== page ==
“Yes. A little anyway. It might not be enough to actually drop to the floor. A sweatshirt might soak it all up. Same with Ent. She’d bleed for an instant, then it would heal. You might not recognize hers as blood though. And she wouldn’t have the dexterity to take the gun apart in the first place. Someone like Twitch might be able to dodge a bullet at point blank range, but she’d have never tried to disguise anything; too much like lying. HAAL could put up a force field to deflect it.”
“We didn’t find any blood or any bullet holes at either scene. I also wouldn’t think the killer would risk leaving blood behind. Whatever they shot had to have absorbed the bullet without breaking the skin.”
“Have you considered body armor?”
“Yes, but that trusts that the person will shoot you where it’s covering. With Danforth, it’s possible he’d just aim for whatever he could get, but the secret service guy would have taken a head or leg shot at that range, if he saw the armor. Hell, he might have anyway.”
“Kym. She can create a thick goo around her. That could slow the bullet enough to just leave a bruise, and it wouldn’t leave a trace in the room since it evaporates. She could just pick the bullet up after it falls.”
“You don’t think she’d have done it do you?”
“Ha! No. Not her style. She’d either talk him into killin’ himself for real, or she’d tear his arm off and beat him to death with it. Not a lot of middle ground there. Plus it doesn’t explain the cadaveric spasm.”
“Right. That’s the part we’re having a hard time with too. They usually only happen when the muscles involved are actively contracting at the time of death. Usually you see it in a victim holding onto something of value. You don’t really see it that often in a gunshot victim, and I’ve never seen it in a suicide. Our M.E. says that if the vic were actually trying to fire the gun, like, in an adrenaline fueled, life or death moment, it’s possible. It’s also possible in electrocutions.”
“I do think that some form of dark energy armor is the best bet to stop the bullet. Electricity could also explain the cadaveric spasm of the gun hand. The victim is trying to shoot the attacker, and gets stunned by an electrical surge. While stunned and unable to relax the hand, a second gun is brought up and it’s done.”
“There were no burns on either body.”
“But there was that gel. Maybe that stuff was something that would let the electricity through and disperse the heat. OH! That would also be why Holt used a silencer! His body couldn’t be discovered before the gel had evaporated. If we’d found the body later, the gel would have been gone and we’d have never known anything at all about it. It was just sort of luck that we got to him that quickly.”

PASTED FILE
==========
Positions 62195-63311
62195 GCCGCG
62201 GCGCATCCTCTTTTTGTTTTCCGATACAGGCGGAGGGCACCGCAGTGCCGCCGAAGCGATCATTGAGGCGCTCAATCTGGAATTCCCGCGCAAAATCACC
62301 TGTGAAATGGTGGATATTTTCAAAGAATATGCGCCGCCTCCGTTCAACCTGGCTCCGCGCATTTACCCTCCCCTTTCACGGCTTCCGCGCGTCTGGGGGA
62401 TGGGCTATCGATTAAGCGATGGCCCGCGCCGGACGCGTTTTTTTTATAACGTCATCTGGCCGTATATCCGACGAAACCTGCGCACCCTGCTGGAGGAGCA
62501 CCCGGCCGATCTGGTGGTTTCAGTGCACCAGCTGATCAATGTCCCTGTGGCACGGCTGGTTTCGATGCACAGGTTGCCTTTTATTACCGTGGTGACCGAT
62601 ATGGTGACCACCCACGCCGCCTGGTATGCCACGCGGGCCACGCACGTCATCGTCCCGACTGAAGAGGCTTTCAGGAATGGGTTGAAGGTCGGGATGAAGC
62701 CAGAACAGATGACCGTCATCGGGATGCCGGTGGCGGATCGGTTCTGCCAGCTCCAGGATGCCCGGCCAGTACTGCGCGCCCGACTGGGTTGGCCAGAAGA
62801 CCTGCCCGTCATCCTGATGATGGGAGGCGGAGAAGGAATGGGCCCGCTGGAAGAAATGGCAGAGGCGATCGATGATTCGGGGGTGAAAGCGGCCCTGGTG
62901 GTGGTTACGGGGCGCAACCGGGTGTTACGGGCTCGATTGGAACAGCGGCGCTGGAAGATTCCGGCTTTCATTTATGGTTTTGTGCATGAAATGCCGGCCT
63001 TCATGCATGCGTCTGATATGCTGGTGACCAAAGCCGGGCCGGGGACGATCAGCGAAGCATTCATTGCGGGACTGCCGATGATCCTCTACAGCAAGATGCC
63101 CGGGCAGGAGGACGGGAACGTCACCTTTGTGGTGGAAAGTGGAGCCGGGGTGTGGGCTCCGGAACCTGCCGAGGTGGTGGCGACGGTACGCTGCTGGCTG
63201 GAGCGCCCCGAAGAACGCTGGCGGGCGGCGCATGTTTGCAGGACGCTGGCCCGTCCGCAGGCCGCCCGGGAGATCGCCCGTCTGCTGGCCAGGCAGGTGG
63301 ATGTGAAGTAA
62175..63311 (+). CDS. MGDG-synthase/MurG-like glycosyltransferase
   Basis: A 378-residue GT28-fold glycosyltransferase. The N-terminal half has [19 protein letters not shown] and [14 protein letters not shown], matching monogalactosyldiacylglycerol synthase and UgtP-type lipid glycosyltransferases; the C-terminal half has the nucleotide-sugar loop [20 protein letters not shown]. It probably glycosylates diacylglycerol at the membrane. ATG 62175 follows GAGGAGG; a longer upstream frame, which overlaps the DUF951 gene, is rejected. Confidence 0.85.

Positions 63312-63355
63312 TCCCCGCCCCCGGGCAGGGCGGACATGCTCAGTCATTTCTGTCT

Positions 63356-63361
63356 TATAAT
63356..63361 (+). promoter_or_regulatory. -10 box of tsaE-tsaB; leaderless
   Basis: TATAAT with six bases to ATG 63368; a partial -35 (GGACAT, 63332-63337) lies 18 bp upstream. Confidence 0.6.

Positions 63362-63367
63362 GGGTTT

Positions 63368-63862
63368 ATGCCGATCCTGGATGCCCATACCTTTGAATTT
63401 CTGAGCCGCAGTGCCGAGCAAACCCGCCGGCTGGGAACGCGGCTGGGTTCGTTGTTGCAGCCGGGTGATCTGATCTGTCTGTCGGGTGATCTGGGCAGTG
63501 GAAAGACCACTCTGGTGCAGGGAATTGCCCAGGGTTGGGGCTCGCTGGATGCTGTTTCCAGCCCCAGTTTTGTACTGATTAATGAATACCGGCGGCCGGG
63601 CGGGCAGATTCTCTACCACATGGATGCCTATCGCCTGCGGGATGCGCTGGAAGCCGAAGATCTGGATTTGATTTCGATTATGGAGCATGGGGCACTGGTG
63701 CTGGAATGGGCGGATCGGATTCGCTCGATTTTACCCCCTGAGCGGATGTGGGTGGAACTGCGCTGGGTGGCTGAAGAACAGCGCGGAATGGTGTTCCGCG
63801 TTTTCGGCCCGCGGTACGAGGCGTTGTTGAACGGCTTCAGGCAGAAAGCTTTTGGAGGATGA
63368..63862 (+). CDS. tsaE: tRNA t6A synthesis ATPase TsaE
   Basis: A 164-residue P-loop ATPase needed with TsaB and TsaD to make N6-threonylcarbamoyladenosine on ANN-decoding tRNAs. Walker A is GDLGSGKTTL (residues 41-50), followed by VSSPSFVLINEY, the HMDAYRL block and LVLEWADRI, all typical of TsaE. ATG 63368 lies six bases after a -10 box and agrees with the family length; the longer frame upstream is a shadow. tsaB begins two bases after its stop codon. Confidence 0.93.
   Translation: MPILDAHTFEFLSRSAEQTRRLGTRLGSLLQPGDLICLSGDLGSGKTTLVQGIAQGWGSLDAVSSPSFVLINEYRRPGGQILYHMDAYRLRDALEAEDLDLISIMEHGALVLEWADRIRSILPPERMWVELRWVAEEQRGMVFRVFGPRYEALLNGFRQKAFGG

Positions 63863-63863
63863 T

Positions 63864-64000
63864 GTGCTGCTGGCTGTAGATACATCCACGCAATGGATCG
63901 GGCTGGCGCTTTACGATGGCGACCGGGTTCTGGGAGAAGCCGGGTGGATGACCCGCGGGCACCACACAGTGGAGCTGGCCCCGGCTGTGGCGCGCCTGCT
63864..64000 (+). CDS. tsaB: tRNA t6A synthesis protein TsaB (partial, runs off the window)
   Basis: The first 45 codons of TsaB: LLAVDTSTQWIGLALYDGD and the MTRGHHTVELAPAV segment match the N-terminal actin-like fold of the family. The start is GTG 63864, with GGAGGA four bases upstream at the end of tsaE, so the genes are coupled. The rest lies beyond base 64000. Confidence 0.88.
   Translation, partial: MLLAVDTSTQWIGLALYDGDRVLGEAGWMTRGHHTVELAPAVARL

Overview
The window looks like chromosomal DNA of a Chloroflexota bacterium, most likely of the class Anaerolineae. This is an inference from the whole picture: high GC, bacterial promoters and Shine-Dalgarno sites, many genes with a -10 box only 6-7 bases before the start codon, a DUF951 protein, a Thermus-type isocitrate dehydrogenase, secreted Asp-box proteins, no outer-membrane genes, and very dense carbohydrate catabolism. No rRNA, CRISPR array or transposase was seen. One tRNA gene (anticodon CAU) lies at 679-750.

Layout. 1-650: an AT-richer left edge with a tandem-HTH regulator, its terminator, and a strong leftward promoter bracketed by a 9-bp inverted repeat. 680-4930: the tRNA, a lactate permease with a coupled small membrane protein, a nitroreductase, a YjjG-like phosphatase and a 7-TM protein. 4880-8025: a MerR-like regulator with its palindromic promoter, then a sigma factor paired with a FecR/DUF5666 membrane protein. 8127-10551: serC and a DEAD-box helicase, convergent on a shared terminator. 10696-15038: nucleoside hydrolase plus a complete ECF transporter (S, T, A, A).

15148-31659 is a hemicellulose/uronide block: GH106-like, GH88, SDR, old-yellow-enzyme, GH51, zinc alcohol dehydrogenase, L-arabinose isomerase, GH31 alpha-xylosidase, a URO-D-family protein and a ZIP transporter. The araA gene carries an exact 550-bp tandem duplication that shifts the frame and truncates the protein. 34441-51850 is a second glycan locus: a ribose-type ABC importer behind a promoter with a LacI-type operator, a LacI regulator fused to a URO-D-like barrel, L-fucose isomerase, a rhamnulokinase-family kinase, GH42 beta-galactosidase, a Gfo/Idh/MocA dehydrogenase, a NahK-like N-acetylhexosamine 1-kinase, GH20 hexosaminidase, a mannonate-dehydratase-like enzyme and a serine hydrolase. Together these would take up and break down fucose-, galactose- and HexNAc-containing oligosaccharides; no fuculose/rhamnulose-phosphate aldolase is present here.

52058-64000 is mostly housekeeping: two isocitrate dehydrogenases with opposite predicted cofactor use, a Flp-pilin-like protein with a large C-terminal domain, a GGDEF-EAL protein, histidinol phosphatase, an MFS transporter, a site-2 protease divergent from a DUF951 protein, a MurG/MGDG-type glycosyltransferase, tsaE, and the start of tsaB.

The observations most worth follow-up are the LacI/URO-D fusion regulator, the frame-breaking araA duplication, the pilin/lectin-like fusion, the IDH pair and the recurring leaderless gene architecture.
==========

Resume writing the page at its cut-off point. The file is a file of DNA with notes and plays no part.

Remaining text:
“And your final idea is?” Pruitt said with a pronounced arch to his eyebrow.
“The killer was someone trusted by both men. The killer walks up to them, makes it clear they are about to die, then grabs their left hand and uses electricity to stun them as they fire their gun at him. He takes his left hand and shoots them in the side of the head with a gun that’s the same make as the one they are known to carry. Once they die, he swaps out the barrels to make the markings on the bullets match the barrels in the guns.”
“As luck would have it, I thought something similar on this second one, so I had the lab take pictures of the barrel and slide before they did the ballistics test, then again after. There were tool marks on the slide, caused by the barrel, in places there had never been any wear before. Danforth’s gun had never been fired in that configuration before he died. Why so glum? This is great news.”
“No. It’s not. One time makes it a perfect crime. Twice makes it a pattern. Twice in less than three months as a part of the same basic case, makes it either sloppy, or a message. So far, nothin’ they’ve done has been sloppy.”
“So what’s the message?”
“The one I’m hearing is them sayin’ that we’re powerless to stop them now.”
A strong wind from the north whipped falling snow into a frenzy. Mourners huddled close together to try and shield themselves from it, but it didn’t seem to make a difference.
The service was generic and canned, right down to the form letter eulogy given by the priest that had never met the man in the grave before him. Nowhere was there a tear shed. Reginald Danforth was not a man worthy of friends, only rivals and victims.